The Chicago Red Stars finally made it to North Carolina. Seven months after their semifinal against the Courage had to be shipped to Portland due to Hurricane Florence, gray skies cleared out just in time for the 2019 season opener. Unlike that September semifinal that saw the Red Stars control long stretches of the match, the Courage were mostly in charge of this one. But unlike the semifinal that saw the Courage win 2-0, this one ended in a 1-1 draw.
Here are three takeaways from opening night at Sahlen’s Stadium.
Same ‘ol Courage conversion rate
The Courage did not enter 2019 with too much to improve on, but being more clinical with their chances has been tabbed an area of development. On Saturday they were up to their old tricks. They controlled large swaths of the match but were unable to muster more than a single goal on the night. For their 24-6 shot advantage on the Red Stars — and 13-1 on corner kicks — they only managed to take a point out of the match. (The list goes on. The Courage completed 75.7% of passes to 57.6% for the Red Stars while carrying a 60-40 edge in possession.)
That’s not to say the Courage were all bad around the goal. Only a leaping Alyssa Naeher kept the Courage from taking a late lead when Abby Dahlkemper found Abby Erceg’s head with a perfectly executed corner kick. In the first half, Naeher laid out to knock away a bending shot by Lynn Williams that may or may not have been ticketed for the far corner.
Other times, the Courage appeared rushed — like when Crystal Dunn shook Nikki Stanton to get into space, charging at the middle of the penalty area, but elected to take a weak shot rather than look for a teammate or play the hold-up game. For as many dangerous set pieces as the Courage earned inside of 30 yards, their execution was mostly uninspiring.
The Courage still showed many of the traits that led them to a remarkable 2018 season. They were suffocating at times, sharp in possession at times, defended well, and for the most part limited Sam Kerr’s time and space. But they were 17-1-6 last season, so we’ll need to find things to nitpick about. This will be one of them until it gets fixed.
Red Stars missing players, tinkering with lines
The Red Stars went into the match without Casey Short, Vanessa DiBernardo, or Morgan Brian. The latter two made late appearances off the bench, but their absence from the starting lineup made for more minutes doled out to, among others, Nikki Stanton, Sarah Gorden and Alyssa Mautz.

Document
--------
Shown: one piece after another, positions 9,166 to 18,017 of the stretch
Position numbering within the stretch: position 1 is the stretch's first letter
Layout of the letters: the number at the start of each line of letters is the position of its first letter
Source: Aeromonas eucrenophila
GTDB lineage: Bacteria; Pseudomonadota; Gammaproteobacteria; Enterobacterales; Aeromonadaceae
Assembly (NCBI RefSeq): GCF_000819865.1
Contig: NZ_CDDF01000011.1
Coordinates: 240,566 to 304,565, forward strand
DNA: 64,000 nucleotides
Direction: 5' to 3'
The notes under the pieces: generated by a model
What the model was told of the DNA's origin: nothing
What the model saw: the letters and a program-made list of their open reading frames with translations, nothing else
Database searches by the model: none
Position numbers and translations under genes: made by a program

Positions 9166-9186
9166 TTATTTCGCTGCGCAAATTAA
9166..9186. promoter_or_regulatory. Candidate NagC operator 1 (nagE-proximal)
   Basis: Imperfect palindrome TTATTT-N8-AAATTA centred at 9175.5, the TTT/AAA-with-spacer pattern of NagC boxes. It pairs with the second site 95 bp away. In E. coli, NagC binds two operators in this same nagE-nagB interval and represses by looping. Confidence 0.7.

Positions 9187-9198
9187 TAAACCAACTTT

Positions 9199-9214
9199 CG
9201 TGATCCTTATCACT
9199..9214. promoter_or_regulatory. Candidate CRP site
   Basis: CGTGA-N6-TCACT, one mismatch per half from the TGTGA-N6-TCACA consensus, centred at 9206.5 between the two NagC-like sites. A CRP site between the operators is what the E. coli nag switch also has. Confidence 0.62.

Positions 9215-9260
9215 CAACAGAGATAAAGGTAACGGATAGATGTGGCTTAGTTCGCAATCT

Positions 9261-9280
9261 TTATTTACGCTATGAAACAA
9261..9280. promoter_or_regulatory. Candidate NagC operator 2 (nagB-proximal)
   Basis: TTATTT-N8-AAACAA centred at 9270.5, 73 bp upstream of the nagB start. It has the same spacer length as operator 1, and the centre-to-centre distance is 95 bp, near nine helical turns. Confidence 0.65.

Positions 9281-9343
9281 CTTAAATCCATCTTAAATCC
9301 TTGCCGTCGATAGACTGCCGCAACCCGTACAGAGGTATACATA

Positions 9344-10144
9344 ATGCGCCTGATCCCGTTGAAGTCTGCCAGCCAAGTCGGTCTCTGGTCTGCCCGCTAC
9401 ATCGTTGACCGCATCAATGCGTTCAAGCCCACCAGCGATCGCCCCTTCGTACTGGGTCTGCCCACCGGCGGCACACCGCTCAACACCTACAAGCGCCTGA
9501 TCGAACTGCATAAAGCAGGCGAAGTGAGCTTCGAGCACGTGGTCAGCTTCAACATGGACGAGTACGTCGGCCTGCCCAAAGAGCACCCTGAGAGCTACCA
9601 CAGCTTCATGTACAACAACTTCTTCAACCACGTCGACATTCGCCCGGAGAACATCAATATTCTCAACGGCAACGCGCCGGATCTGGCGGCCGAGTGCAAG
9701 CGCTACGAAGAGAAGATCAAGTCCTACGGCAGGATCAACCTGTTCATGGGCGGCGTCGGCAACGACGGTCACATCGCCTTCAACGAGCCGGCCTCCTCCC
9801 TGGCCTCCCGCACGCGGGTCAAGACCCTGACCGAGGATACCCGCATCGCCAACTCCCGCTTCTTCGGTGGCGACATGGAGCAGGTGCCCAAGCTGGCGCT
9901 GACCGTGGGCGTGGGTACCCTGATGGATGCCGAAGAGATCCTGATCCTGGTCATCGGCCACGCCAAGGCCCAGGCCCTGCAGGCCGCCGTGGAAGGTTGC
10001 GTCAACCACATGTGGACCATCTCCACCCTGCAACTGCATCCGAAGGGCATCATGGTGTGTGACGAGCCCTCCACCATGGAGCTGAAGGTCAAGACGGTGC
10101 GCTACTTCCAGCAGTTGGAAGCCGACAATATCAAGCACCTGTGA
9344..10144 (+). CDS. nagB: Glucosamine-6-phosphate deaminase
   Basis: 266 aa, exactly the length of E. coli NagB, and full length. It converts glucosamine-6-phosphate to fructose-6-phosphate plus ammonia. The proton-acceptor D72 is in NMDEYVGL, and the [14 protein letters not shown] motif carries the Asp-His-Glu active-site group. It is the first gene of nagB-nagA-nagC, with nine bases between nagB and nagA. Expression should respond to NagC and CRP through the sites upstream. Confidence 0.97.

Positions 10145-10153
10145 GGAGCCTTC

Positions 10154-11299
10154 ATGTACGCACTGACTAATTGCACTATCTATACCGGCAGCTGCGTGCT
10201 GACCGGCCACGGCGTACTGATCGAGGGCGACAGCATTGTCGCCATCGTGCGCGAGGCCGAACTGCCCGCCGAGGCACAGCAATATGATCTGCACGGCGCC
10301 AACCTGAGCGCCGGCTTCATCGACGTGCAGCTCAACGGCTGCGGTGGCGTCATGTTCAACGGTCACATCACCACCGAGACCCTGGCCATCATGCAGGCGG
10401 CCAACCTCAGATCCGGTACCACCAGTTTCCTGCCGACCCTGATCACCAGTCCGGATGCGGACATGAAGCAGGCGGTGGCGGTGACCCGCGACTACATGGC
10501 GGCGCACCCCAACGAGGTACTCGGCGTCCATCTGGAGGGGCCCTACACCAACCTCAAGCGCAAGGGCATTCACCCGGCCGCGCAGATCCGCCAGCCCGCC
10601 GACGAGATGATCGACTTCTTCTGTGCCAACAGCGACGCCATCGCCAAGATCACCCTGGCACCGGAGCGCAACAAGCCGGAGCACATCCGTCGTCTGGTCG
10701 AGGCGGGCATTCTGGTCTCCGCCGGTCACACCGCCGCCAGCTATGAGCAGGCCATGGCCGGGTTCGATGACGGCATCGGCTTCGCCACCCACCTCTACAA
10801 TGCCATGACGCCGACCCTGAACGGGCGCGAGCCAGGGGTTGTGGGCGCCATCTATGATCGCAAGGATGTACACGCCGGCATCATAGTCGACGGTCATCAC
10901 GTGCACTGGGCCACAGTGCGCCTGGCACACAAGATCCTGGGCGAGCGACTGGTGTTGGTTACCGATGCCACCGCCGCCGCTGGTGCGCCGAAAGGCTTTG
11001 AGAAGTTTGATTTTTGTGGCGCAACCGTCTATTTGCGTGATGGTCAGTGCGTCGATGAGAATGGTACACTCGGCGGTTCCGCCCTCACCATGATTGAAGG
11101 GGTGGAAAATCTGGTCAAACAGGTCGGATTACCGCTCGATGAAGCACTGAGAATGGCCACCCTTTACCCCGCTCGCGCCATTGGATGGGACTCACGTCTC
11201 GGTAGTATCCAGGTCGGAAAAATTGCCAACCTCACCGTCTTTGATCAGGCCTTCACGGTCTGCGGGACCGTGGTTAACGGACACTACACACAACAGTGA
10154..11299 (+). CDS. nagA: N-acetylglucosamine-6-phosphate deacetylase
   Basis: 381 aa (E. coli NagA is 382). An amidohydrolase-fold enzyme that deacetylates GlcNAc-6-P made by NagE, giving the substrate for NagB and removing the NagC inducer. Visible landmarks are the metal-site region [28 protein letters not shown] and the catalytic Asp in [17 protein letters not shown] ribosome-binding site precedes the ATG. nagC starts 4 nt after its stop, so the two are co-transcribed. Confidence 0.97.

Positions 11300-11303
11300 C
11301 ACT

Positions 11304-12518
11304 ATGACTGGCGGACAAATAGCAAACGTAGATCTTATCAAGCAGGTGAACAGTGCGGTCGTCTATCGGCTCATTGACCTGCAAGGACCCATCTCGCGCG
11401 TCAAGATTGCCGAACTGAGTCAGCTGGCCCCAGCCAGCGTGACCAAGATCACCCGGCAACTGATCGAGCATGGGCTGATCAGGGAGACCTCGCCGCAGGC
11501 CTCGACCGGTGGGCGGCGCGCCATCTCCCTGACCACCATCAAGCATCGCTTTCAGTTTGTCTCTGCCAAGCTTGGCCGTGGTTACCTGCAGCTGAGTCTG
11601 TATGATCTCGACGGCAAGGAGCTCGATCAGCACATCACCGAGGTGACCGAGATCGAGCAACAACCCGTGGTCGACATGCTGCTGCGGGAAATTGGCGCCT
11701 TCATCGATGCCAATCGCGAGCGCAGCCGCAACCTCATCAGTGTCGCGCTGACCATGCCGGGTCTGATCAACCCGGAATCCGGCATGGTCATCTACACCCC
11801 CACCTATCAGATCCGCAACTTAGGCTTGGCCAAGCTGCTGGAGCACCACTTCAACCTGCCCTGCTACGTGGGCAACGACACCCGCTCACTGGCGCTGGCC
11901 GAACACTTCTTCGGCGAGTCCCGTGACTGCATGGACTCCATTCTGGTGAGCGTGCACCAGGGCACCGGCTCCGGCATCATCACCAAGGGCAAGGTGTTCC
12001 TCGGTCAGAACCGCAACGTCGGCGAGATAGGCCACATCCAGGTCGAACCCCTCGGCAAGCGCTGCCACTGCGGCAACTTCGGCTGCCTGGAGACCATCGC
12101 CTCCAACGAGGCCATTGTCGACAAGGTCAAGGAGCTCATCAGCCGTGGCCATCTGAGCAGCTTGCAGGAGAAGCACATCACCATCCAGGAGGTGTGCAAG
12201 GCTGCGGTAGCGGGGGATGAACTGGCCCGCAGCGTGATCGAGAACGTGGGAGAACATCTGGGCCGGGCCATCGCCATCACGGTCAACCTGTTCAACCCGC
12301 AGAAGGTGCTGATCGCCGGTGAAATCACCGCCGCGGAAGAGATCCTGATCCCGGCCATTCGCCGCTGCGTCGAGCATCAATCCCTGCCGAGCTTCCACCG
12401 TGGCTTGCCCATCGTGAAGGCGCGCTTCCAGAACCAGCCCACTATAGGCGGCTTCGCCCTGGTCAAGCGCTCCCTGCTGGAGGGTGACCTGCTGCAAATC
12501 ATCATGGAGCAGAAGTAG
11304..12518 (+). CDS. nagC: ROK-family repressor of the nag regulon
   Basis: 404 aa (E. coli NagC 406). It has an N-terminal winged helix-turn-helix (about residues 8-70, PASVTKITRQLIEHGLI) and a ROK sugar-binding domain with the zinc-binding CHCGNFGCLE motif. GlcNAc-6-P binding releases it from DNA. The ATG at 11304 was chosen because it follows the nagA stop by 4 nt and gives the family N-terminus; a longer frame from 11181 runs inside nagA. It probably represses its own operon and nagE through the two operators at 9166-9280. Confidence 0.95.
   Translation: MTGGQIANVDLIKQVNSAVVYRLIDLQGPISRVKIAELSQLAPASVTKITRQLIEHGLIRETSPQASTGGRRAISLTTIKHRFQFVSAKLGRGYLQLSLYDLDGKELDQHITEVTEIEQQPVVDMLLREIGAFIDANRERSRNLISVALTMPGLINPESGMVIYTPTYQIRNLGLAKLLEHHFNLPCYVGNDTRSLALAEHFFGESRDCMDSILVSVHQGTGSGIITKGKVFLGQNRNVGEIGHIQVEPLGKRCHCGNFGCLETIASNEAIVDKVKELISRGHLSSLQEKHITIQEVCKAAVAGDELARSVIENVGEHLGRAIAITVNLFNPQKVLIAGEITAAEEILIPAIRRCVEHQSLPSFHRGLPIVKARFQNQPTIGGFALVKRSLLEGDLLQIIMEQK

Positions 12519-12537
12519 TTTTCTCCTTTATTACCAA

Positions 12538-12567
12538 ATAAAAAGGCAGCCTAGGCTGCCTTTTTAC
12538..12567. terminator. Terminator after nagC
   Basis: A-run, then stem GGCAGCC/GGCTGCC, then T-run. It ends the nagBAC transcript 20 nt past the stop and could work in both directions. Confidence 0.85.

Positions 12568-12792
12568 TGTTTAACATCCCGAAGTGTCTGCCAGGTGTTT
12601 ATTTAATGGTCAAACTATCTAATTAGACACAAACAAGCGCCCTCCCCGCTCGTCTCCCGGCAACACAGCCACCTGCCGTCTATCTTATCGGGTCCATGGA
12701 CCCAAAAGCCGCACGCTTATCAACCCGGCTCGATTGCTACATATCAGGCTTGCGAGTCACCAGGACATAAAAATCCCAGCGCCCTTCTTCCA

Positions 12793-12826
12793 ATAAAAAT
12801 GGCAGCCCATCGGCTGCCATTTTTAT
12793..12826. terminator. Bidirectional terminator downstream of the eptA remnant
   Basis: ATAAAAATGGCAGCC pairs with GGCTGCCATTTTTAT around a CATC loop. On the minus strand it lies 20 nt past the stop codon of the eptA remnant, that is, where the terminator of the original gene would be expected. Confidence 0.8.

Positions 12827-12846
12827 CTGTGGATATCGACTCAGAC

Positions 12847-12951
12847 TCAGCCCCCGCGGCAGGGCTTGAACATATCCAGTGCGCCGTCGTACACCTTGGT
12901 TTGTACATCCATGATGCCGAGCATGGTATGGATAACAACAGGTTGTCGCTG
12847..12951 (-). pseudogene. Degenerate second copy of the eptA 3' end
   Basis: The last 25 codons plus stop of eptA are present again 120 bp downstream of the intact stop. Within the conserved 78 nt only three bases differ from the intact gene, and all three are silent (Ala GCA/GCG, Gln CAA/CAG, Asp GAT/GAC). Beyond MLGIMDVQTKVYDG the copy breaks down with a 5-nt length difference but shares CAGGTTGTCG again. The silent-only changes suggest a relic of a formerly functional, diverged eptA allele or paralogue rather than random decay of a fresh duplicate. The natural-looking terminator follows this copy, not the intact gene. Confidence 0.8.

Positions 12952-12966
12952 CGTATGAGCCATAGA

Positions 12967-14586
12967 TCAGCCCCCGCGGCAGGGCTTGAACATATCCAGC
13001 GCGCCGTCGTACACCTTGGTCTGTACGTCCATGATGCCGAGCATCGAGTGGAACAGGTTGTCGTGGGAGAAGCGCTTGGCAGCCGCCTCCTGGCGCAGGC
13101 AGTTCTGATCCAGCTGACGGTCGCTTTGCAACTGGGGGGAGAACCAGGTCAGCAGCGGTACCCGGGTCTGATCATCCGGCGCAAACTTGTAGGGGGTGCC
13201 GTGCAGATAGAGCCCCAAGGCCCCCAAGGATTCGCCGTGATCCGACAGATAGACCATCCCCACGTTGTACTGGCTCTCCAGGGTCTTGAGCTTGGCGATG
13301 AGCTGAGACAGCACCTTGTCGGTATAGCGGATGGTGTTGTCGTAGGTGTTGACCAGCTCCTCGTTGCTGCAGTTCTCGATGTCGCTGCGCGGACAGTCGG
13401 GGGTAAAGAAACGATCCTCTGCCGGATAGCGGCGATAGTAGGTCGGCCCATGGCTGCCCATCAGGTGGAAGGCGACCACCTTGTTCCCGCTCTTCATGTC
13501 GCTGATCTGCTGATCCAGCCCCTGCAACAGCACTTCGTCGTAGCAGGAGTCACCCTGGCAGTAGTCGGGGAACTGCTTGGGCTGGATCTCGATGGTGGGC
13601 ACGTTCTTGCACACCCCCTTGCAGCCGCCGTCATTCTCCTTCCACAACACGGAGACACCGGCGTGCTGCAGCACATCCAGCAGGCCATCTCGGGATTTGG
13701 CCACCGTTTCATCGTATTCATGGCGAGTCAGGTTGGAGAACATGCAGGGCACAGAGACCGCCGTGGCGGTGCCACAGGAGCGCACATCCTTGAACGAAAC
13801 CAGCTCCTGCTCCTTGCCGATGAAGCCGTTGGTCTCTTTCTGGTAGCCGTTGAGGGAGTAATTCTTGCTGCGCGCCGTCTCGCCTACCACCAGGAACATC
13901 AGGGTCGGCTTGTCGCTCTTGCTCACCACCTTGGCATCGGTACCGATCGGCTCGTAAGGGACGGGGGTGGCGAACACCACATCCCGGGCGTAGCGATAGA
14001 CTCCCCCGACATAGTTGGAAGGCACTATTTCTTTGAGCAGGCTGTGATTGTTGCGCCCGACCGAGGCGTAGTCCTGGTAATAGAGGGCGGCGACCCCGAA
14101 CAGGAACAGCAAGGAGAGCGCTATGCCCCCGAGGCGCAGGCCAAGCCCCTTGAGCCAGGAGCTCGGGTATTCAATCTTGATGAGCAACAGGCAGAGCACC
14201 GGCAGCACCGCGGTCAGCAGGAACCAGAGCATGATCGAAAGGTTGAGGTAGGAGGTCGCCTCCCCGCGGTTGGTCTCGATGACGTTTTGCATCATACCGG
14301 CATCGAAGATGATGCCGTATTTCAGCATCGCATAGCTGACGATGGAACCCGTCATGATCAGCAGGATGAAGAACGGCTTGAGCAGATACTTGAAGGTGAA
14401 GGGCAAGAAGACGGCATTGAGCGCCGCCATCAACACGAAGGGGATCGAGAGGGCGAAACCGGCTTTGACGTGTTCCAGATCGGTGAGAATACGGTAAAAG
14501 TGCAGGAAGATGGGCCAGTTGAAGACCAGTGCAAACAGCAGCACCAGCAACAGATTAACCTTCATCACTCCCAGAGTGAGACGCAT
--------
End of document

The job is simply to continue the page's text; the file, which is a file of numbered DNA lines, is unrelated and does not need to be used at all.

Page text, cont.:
Mautz played an unsung role on the night. After Jaelene Hinkle spent the early minutes foraying forward on the Red Stars’ right flank, Mautz — veteran of 119 NWSL matches — began cheating over and Hinkle’s offense was held mostly in check from that point forward. That led the Courage to do much attacking down the center where the Red Stars had an army of defenders waiting to shut the door. Katie Naughton had a particularly strong night staying tight to her marks and reading developments in front of her.
Naughton will be a key component for the Red Stars once the U.S. internationals leave for the World Cup. A fully stocked Red Stars roster will include one-too-many midfielders, and head coach Rory Dames could remedy that by using Julie Ertz and Tierna Davidson as his center back pairing. That would leave Naughton out. At least until the end of the World Cup, though, Naughton is the leader of the back line.
Being without Short and DiBernardo is not new. Both began last season injured before making their debuts June 16. That was one match after the Red Stars snapped a seven-match winless streak. Short may or may not be on Jill Ellis’ World Cup team, but DiBernardo will not be and her presence in the Red Stars’ midfield will be important in navigating the summer.
Sam Kerr is still special
Only five players in league history have scored more goals over their entire careers as Kerr has over the last two seasons (17 and 16, respectively). Kerr’s scoring ways continued in Saturday’s opener. She needed only one significant chance to give the Red Stars a first-half lead. Running on to a perfectly weighted ball from Yuki Nagasato, Kerr took possession, sent Courage keeper Steph Labbe to the ground and finished for her 60th career NWSL goal (by far the most all-time). It was an otherwise frustrating night for Kerr, who often dropped deeper than she should have to to retrieved the ball and was rarely in a position to be dangerous.
Kerr had one other great chance, in stoppage time, when her ballerina volley smacked off the crossbar, bounced straight down and somehow stayed out while evading a Courage defender who looked sure to touch it in for an own goal. The World Cup kicks off in less than two months, but Kerr’s head is clearly in Chicago when it needs to be. Dating back to last season, she has now scored in five straight regular-season matches, establishing a new Red Stars record.
Don’t overlook Crystal Dunn, either. Dunn was orchestrating for much of the night but the moment she found a narrow lane to slot one by Naeher, she placed it perfectly for the Courage equalizer.
Special players making special plays. That’s what soccer is all about.
Your accountSign in
/ 4 hours ago
Addie McCain has an analytical approach to soccer, and she is ready to bring...
/ 2 days ago
Brazil has always been a competitor in women’s soccer. They have played in every...
/ 2 days ago
Angel City and the Washington Spirit each have a pair of U-18 players training...